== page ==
The Tyler Museum of Art
offers a panoramic view of the American experience west of the Mississippi as seen through the eyes of the people who witnessed it take shape in its next major exhibition, Scenes from the American West: The Phelan Collection.
The exhibition, organized by the TMA, opens to the public Sunday, Feb. 22 and continues through May 17, 2009 in the Museums North Gallery.
Scenes from the American West showcases more than 60 artworks from the collection of Arthur J. Phelan, a native of Chevy Chase, Maryland, who began to stoke a lifelong fascination with the American frontier upon his first travels to the Western states in the 1950s. Since acquiring his first piece of American Western art in 1967, Phelans collection has grown into one of the best-known of its kind in the United States.
Frederic Remington, Albert Bierstadt, John James Audubon and Alfred Jacob Miller are among the icons of the genre represented in the exhibition, yet a unique theme of Phelans collection is its inclusion of artists whose names are perhaps lesser-known but played no less indelible a role in capturing eyewitness accounts of the people who shaped the American frontier and the events they experienced during the nations westward expansion.
Phelan himself will be on hand to offer brief remarks on his collection during a TMA members preview and opening reception scheduled from 5:30 to 7 p.m. Saturday, Feb. 21 at the Museum. For reservations or to inquire about Museum membership in order to attend, call (903) 595-1001. The collector also plans to conduct a gallery tour of the exhibition at 2 p.m. Sunday, Feb. 22, which is open to the public with free admission.
Phelan regards art as his personal time machine; my way of trying to visualize the past, he said, describing his philosophy on collecting as one in tune with the zeitgeist of the 19th-century painting he cherishes one in which the highest measure of an artists proficiency often was regarded as the ability to realistically recreate a scene. There were many Wests, as weve come to know the term, so the type of imagery youll find in my collection isnt necessarily the West youve seen in the movies or read about in Zane Grey novels. Im interested in the historical record of personal observation what the artists actually saw during the expansion of the West, and how they translated those observations to the canvas.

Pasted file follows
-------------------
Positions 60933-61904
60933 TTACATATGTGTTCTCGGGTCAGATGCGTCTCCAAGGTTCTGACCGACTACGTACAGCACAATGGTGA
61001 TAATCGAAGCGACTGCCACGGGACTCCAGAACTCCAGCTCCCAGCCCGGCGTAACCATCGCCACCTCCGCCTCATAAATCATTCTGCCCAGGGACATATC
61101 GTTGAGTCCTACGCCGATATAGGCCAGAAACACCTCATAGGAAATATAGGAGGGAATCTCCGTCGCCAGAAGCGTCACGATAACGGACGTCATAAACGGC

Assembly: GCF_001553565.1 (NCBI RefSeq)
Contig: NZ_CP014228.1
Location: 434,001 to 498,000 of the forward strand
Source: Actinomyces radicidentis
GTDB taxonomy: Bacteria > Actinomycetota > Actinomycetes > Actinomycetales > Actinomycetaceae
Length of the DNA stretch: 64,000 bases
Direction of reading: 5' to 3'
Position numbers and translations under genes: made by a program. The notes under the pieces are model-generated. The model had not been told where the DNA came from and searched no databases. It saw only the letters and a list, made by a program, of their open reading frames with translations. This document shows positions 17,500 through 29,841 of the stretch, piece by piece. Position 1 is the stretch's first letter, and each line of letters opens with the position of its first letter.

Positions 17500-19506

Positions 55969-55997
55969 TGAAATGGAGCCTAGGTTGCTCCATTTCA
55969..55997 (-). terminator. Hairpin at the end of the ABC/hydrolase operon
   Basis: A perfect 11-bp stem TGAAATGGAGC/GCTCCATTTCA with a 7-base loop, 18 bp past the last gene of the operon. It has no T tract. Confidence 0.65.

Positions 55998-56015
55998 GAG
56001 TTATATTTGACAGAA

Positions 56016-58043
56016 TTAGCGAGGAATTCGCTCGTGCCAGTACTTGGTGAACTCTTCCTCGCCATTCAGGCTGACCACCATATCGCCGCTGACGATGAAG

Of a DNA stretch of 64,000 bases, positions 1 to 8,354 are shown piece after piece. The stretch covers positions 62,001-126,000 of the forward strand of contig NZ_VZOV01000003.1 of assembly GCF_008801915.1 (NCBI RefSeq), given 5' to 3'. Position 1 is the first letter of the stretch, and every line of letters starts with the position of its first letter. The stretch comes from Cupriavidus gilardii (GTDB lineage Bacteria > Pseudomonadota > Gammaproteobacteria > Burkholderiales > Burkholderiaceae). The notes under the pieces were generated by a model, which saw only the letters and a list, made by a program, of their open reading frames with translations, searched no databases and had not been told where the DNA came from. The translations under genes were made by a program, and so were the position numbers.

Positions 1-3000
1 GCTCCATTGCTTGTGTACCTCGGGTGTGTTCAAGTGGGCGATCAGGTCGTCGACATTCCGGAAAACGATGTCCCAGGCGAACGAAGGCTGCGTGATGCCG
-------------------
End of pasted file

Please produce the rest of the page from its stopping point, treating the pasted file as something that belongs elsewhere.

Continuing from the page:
The exhibition includes numerous well-known works such as Remingtons 1891 watercolor I Settle My Own Scores, the Audubon lithograph American Bison or Buffalo (c. 1843), Millers The Lost Greenhorn and Bierstadts Nebraska Territory (1859), along with a trio of aquatints from Swiss painter Karl Bodmers legendary 1832-34 Missouri River expedition alongside the German explorer, Prince Maximilian. Equally prominent in Scenes from the American West is Hart Merriam Schultz a.k.a. Lone Wolf, a Blackfoot tribe member widely believed to be among the first Native American artists to paint in an academic style (he received training at the Art Institute of Chicago) and achieve national success. Phelan said he considers Lone Wolfs 1921 oil painting Scouts on Watch, featured in the exhibition, to be among the most important pieces in the collection.
Works from Phelans collections (which also include an extensive catalogue of maritime art) have been exhibited in venues including the Fort Wayne (Indiana) Museum of Art, the Hunter Museum of Art in Chattanooga, Tennessee; the Durham Western Heritage Museum in Omaha; Plains Art Museum in Fargo, North Dakota; St. Johns College in Annapolis, Maryland; the Long Island Museum in Stony Brook, New York; and the Gerald R. Ford Museum in Grand Rapids, Michigan.